Calvinist Rhetoric in Nineteenth Century America

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An examination of early nineteenth-century journals, sermons, and course syllabi written by prominent members of the Calvinist clergy, especially the Bartlet Chairs of Sacred Rhetoric at Andover Seminary, shows how an emerging oratorical culture in the United States impacted the choices made by Calvinist clergy. This study considers how the theory and practice of rhetoric changed in the face of democratizing forces that contributed to a distinctly oratorical culture in the early republic. This study should appeal to scholars interested in the history of rhetoric and American religion.


“Just as Ronald F. Reid’s thorough study of the history of the Boylston Professorship of Rhetoric and Oratory at Harvard University (1806-1904) reveals the various trends of rhetoric, so also does Brian Fehler’s study of nineteenth-century Calvinist rhetoric provide a diachronic mapping of the changing views of rhetoric in America. Readers of this fine work will share both my enthusiasm for this project and admiration for the insight Dr. Fehler provides to the study of religion and rhetoric in America.” - Professor Richard Leo Enos, Lillian B. Radford Chair of Rhetoric and Composition, Texas Christian University.

“This study connects an analysis of nineteenth-century rhetoric to the forms of rhetorical education taking place among Calvinist clergy in graduate theological education, particularly Andover Theological Seminary. Dr. Fehler demonstrates how Calvinists were adept at using rhetoric to meet cultural challenges. Yet, he also reveals how they could adapt rhetorical patterns to meet changing circumstances. Along the way, these Calvinists developed a significant rhetorical tradition and contributed tot he creation of modern homiletics.” - Dr. Mark G.Toulouse, Professor of American Religious History, Brite Divinity School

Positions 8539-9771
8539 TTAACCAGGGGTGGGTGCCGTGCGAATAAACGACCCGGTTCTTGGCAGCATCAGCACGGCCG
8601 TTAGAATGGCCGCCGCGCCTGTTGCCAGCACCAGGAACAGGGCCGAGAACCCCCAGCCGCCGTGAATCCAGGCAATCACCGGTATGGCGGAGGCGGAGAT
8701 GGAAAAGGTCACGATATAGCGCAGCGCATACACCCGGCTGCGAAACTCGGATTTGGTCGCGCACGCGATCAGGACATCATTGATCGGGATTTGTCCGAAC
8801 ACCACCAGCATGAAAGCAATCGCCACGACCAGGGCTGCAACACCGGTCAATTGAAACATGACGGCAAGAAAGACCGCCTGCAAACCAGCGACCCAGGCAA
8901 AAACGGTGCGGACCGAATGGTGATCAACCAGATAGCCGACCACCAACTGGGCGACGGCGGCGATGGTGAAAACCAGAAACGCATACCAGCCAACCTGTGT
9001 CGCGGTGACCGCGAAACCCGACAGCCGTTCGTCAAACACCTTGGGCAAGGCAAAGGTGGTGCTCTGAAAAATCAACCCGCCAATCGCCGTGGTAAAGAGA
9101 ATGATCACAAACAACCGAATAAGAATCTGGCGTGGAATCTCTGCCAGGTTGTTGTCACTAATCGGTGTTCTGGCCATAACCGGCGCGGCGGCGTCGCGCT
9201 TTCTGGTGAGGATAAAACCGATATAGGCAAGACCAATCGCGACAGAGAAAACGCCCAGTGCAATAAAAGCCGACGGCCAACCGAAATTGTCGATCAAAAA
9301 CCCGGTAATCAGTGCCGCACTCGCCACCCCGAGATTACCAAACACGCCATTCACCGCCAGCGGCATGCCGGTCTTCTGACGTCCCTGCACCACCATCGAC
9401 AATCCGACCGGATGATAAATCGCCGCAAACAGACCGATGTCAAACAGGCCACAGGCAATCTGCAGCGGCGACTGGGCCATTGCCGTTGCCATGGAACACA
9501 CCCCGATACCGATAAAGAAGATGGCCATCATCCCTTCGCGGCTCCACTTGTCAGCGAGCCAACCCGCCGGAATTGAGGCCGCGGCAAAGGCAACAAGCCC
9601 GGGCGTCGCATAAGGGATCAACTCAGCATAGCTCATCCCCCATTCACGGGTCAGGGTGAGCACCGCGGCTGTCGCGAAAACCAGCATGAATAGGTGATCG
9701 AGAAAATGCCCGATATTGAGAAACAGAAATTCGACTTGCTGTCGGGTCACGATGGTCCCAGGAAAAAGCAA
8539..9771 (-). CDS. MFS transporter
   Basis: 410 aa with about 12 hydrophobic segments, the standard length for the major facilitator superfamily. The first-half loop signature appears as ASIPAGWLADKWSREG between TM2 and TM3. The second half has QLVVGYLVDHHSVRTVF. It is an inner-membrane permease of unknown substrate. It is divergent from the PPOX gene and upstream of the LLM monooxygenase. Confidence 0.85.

". . . will be of interest to scholars in several disciplines, including American history, the history of education, and religious studies. However, its primary audience will be historians of rhetoric, particularly those interested in the complicated relationship between rhetoric and religion. Fehler’s insightful examination of the Calvinists’ participation in oratorical culture and their responses to the gradual fragmentation of that culture in the latter decades of the nineteenth century offers a valuable contribution to our field.” – Prof. Louis Agnew, Syracuse University

Table of Contents

Preface by Richard Leo Enos
1 “God Is a God of Order”: Federalist Era Revival Culture
2 Calvinist Rhetoric at Andover
3 Classicism and the Church: Calvinist Recovery of Ancient Rhetoric
4 Calvinist Elocution in an Age of Popular Oratory
5 Revival History as Rhetorical History
6 “Eloquence Is Always a Means and Not an End”: The Calvinists and Rhetoric in Nineteenth-Century America

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